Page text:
Our Programme Foci
Traditional Knowledge and Innovation
Where We Work: Guangxi

Stones that speak——Jinxiu

Learning on sustainable living

Mutual help

History records the episode when villagers cast their vote to elect the Chief of the Stone Tablet, and moments when they spent sleepless nights deliberating details of the sacred rules engraved on the tablet. These rules are like the birthmark of the Yao minority people. It is part of their identity, similar to their traditional costumes, medicine and handicrafts.

First established during the mid-Ming dynasty, Jinxiu’s stone tablet bore the rules by which all people in the village should abide. A Stone Tablet organisation was formed to maintain law and order. The Chief of the Stone Tablet, considered to be an honoured and natural leader of the Yao people, would lead in organising activities in festive times.

The Stone Tablet system in Liujia Village in Jinxiu County was banned in 1950 and villagers have always wanted to revive the system. It was restored in 1990 with the assistance of the local village government, but fell into disuse after a while as the rules were no longer attuned to economic development and modern legal values and principles. There were no other clear provisions for village management.

The rebirth of traditional community organisation

PCD supported the villagers’ initiative to revive the Stone Tablet system. In a village meeting Liujia’s villagers decided to form a new Stone Tablet organisation. The new organisation has five members, one of whom has to be a woman. Decisions are made by consensus in a meeting of villagers and through discussion among the five members. The Chief is only an organiser and facilitator.

Villagers are often called on to discuss community affairs. They are mostly the elderly, women and young people who have not left for wage work in the city. Pang Wenxing usually occupies the front row in these meetings. “I understand what we discuss in the meeting. All of us can say what is in our mind… and we can learn a lot, like pig rearing, preventive health care and use of herbal plants. Moreover, women can now speak in the meetings. This did not happen before.”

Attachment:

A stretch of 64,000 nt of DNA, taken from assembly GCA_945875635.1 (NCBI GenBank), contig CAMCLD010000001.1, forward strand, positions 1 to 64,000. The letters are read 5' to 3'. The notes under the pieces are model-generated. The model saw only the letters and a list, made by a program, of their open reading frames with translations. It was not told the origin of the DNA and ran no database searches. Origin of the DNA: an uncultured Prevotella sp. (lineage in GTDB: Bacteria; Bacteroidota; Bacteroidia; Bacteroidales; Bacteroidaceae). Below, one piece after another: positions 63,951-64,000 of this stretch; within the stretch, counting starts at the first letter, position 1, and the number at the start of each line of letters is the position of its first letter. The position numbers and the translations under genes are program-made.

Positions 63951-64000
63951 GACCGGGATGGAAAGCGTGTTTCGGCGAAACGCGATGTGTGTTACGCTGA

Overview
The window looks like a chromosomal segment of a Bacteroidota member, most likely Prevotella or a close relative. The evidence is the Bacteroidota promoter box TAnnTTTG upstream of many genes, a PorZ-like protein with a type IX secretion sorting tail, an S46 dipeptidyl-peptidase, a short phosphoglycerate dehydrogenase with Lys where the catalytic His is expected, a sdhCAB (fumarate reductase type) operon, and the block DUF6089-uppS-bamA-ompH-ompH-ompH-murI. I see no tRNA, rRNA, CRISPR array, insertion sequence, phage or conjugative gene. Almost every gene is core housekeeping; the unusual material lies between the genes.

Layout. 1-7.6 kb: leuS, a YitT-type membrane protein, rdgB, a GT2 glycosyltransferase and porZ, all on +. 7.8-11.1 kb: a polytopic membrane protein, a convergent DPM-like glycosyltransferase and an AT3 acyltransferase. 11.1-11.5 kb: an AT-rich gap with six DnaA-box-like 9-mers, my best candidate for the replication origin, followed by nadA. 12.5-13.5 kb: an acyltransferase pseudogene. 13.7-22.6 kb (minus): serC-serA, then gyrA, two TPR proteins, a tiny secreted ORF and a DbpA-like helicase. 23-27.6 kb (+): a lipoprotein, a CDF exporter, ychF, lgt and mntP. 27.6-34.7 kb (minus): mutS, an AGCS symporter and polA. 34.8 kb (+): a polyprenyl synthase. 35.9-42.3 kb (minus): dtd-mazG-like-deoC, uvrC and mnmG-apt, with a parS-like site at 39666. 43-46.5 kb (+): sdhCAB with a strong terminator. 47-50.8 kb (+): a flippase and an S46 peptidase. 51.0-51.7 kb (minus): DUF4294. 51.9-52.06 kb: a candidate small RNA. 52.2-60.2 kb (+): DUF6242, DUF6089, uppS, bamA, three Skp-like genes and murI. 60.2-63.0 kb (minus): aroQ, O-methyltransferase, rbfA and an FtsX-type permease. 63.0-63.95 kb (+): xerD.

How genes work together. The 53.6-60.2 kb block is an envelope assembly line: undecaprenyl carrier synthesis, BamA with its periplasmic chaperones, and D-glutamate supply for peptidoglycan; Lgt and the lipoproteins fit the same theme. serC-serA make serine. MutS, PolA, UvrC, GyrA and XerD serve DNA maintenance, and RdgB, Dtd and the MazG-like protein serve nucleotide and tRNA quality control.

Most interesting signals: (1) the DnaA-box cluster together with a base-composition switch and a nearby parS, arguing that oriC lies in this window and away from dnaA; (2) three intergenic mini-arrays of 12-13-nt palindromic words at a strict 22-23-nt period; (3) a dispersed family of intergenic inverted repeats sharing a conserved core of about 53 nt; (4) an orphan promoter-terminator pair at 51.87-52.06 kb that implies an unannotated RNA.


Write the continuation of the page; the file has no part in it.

Chen Fei, chief of the organisaiton, said villagers had a better spirit than before. “They care about things that happen in the village. People come to us even for issues outside the jurisdiction of the Stone Tablet system, such as family disputes, conflicts within the neighbourhood, and disputes related to land etc…”. The Stone Tablet system is a manifestation of the worldview, lifestyle and value system of the Yao people. As such, it is a revival of the Yao culture and identity. “It is the soul of our ethnicity engraved in stone. We cannot do without it!” said Chen.

In recent years, the Stone Tablet organisation has been collaborating with PCD to organise discussions and reflection on issues related to local ecology and agricultural production. As they mull over changes in the natural environment of their community, villagers have become more aware of the close connection between environmental changes and human activities. In this process, they have also begun to discuss ways to improve the environment, such as using biogas and experimenting with eco-agriculture.